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24, chemin de Borde Rouge –Auzeville – CS52627
31326 Castanet Tolosan CEDEX - France

Dernière mise à jour : Mai 2018


Head of the Chromatin and Nuclear Architecture Laboratory

National Institute of Molecular Genetics Milan, Italy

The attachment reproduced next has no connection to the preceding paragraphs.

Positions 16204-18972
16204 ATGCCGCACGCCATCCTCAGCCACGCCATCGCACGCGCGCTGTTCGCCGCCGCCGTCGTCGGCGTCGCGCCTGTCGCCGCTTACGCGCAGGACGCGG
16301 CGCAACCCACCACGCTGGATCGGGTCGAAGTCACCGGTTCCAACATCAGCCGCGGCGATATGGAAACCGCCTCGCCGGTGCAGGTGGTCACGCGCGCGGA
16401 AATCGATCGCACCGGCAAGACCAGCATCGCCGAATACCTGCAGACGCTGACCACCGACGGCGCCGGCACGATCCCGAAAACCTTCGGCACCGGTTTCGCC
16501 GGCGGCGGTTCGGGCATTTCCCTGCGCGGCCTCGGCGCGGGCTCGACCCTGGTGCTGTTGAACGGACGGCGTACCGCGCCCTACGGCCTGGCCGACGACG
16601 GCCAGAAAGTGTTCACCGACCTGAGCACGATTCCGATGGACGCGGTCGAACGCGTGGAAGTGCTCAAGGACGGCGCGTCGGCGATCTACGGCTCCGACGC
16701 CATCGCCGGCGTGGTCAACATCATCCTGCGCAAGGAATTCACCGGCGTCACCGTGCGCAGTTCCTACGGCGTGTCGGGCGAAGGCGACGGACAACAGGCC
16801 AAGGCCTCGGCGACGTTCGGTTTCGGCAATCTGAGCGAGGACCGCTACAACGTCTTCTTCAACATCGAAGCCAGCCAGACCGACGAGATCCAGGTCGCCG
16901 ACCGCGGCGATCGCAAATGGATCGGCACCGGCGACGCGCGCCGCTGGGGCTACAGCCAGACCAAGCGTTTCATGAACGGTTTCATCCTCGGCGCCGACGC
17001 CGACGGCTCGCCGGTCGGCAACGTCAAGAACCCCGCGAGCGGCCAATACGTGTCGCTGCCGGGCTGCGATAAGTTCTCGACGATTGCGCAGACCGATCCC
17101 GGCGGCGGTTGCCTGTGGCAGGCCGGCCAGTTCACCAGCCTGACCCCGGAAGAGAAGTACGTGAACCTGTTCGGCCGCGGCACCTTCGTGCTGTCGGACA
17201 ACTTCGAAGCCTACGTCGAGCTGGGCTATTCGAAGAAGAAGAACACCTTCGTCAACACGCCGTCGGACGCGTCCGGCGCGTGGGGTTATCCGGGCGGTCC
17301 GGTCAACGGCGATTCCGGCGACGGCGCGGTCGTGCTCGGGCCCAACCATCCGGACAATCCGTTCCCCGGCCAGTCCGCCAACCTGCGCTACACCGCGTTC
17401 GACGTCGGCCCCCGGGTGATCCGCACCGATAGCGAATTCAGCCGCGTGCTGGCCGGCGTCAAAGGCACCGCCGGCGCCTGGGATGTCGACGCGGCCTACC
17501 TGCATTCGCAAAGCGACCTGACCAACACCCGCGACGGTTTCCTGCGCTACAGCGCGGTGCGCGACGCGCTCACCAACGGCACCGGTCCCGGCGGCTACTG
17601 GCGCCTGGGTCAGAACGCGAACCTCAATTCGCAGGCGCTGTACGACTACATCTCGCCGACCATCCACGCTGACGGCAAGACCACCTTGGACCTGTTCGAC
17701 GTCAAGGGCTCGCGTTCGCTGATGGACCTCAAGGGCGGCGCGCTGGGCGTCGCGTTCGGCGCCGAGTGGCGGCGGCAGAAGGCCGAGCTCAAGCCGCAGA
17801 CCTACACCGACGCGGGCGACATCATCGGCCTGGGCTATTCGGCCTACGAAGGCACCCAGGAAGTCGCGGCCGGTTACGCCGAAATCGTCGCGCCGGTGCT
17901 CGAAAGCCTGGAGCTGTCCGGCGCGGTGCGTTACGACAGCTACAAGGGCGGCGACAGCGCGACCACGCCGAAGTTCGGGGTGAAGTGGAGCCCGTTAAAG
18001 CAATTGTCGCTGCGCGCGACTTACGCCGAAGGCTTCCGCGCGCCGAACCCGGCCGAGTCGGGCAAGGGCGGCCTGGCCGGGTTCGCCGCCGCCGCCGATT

Chiara Lanzuolo is a CNR researcher (permanent position at Institute of Biomedical Technologies, Milan) responsible for the Chromatin and Nuclear Architecture laboratory at the National Institute of Molecular Genetics (INGM), Milan (Italy). She obtained degree with honours in Biological Sciences, at University of Naples "Federico II" in 1998, and, in 2002 she obtained her PhD in Genetics at the Ecole Normale Superieure of Lyon, France, working on the isolation and characterization of yeast telomerase mutants showing overelongation of telomeres in vivo (published in 2006 in Nature Structural and Molecular Biology). From 2002 to 2011, she worked as "postdoctoral research scientist" in the laboratory of Valerio Orlando in Naples and Rome, where she became interested in chromatin dynamics and conformation, being pioneer in setting up in fly the innovative Chromosome Conformation Capture (3C) technology (published in 2007 in Nature Cell Biology). ln 2012 Dr. Lanzuolo was awarded with “young investigator” grant to start her independent research activity. Her group is devoted in understanding how the genome folding occur in the nuclear space and how this conformation is then maintained in dynamic physiological processes in health and in disease. Their research provided new insights into Lamin biology, describing for the first time a functional and evolutionary conserved crosstalk between the nuclear Lamin A/C and the PcG proteins, this being required for the maintenance of the PcG repressive functions (published in 2015 in The Journal of Cell Biology). Recently they finalized two works that describe the role of PcG/Lamin AC interplay in two Lamin A diseases: Emery Dreifuss Muscular Dystrophy (published in 2020 in The Journal of Clinical Investigation) and Hutchinson Gilford Progeria Syndrome (published in 2020 in Nature Communications). In both works they described how mutation of Lamin A can generate a dysfunctional Polycomb program leading to a defect in cell identity maintenance. The group is also committed in development of new technologies, as the new high-throughput sequencing technique to study different levels of chromatin solubility, the SAMMY-seq (patented in December 2020).